The Great Fire destroys most of Jacksonville, including St. Mary’s Home and Immaculate Conception Parish, where future bishop, Father Kenny is pastor.
William J. Kenny named bishop. He was ordained a priest in the Cathedral of St. Augustine.
Michael J. Curley named bishop, overseeing 35,000 Catholics during World War I and a post-war period of anti-Catholicism. At the time he was the youngest bishop in the United States.
Patrick J. Barry named bishop, shepherding the church through the Depression. During his tenure, he built 28 churches, 10 schools and increased the number of priests from 29 to 72. He also founded Barry College.
Vatican official Monsignor Joseph P. Hurley is named new bishop of St. Augustine, later titled an archbishop. His tenure includes extensive real estate purchases in the 1950s ensuring ample land for growth of churches and schools.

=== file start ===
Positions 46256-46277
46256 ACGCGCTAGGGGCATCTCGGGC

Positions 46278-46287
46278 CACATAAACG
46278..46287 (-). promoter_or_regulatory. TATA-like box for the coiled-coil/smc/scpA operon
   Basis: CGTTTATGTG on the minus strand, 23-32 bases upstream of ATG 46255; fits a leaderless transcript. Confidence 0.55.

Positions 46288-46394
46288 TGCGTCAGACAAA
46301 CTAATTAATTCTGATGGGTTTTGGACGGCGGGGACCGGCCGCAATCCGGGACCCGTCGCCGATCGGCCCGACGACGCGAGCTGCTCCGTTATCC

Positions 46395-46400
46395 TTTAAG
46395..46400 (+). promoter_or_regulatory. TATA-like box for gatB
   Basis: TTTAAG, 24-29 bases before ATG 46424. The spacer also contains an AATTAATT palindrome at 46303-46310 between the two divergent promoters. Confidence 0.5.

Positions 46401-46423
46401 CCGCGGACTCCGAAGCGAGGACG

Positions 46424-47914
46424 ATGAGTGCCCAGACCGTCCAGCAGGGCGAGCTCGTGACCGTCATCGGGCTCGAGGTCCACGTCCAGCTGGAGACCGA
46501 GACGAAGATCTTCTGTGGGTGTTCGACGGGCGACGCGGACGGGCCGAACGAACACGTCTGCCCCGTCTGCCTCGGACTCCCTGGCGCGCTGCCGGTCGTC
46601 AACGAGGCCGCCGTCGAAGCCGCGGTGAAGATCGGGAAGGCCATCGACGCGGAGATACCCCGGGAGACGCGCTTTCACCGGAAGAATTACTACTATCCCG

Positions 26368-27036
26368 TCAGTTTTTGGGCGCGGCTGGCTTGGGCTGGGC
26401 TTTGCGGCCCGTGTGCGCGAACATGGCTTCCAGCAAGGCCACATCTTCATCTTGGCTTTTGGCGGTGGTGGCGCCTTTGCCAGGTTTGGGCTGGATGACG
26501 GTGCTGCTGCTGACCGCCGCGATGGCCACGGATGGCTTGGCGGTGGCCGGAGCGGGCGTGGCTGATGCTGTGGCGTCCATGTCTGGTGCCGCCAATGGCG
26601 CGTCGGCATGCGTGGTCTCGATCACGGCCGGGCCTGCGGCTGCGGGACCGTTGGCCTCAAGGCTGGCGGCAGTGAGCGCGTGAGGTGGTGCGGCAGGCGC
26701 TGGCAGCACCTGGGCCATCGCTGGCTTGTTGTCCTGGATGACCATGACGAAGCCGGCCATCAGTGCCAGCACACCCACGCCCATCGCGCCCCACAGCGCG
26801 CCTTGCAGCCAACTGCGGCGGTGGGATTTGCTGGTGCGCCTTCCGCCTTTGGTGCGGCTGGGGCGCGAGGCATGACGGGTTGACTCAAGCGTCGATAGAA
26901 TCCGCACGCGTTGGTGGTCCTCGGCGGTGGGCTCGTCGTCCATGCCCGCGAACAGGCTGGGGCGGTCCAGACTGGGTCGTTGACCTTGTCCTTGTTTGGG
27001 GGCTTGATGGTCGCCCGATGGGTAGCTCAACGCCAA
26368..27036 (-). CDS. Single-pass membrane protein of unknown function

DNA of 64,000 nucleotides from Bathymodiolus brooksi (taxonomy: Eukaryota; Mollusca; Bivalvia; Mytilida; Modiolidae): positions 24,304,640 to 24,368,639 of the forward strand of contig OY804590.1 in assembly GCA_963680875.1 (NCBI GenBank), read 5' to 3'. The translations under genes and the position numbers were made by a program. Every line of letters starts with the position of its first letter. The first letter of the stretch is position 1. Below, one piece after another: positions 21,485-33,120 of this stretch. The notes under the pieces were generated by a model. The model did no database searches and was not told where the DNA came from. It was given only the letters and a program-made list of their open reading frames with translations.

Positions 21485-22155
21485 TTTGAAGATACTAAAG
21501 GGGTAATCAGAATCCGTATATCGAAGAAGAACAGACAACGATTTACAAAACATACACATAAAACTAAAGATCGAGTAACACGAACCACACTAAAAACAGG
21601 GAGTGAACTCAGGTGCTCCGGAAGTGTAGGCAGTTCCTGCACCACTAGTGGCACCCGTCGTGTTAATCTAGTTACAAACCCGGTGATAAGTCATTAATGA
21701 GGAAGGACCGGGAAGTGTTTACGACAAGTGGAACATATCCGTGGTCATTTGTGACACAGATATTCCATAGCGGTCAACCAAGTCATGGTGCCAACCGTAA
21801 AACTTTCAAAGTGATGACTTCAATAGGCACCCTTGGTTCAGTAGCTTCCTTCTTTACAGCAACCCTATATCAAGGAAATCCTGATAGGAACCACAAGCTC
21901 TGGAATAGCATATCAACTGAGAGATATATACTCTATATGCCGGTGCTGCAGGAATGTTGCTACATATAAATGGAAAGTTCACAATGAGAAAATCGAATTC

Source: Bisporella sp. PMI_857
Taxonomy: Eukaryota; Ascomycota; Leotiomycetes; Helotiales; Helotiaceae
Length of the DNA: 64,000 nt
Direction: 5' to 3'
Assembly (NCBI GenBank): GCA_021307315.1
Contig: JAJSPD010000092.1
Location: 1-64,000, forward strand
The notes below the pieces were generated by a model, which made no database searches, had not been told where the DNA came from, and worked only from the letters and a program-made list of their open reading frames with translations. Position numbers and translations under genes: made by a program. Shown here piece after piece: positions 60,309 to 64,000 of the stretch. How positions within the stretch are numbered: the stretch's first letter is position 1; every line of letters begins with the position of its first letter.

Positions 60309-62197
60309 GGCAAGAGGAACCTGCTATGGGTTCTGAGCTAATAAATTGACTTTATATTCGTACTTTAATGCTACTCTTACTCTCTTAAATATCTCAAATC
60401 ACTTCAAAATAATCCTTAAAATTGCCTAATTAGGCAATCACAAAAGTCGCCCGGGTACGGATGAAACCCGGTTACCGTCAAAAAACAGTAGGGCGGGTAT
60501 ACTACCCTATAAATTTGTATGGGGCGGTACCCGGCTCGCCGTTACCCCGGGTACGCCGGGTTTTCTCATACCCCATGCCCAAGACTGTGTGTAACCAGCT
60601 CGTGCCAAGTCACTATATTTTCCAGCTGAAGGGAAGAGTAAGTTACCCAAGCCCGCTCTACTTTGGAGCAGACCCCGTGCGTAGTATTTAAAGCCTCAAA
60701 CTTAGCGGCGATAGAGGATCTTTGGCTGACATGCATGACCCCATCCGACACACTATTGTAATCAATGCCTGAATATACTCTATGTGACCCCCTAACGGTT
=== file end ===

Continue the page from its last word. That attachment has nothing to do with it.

Catholic Charities Bureau established.
Bishop Kenny High School opens in Jacksonville.
Diocese of Miami established.
The Second Vatican Council convenes in Rome. The three-year council changed the focus of ministry, encouraging greater involvement of the laity.
St. Vincent de Paul Seminary opens in Boynton Beach.
Paul F. Tanner named bishop.
Dioceses of Orlando and St. Petersburg established.
Diocese of Pensacola-Tallahassee established.
John J. Snyder named bishop of the diocese with 63,000 Catholics. He oversees a period of expansion, including eight new parishes, seven schools, retirement homes, the Catholic Center, Marywood Retreat and Spirituality Center.
Dioceses of Palm Beach and Venice established.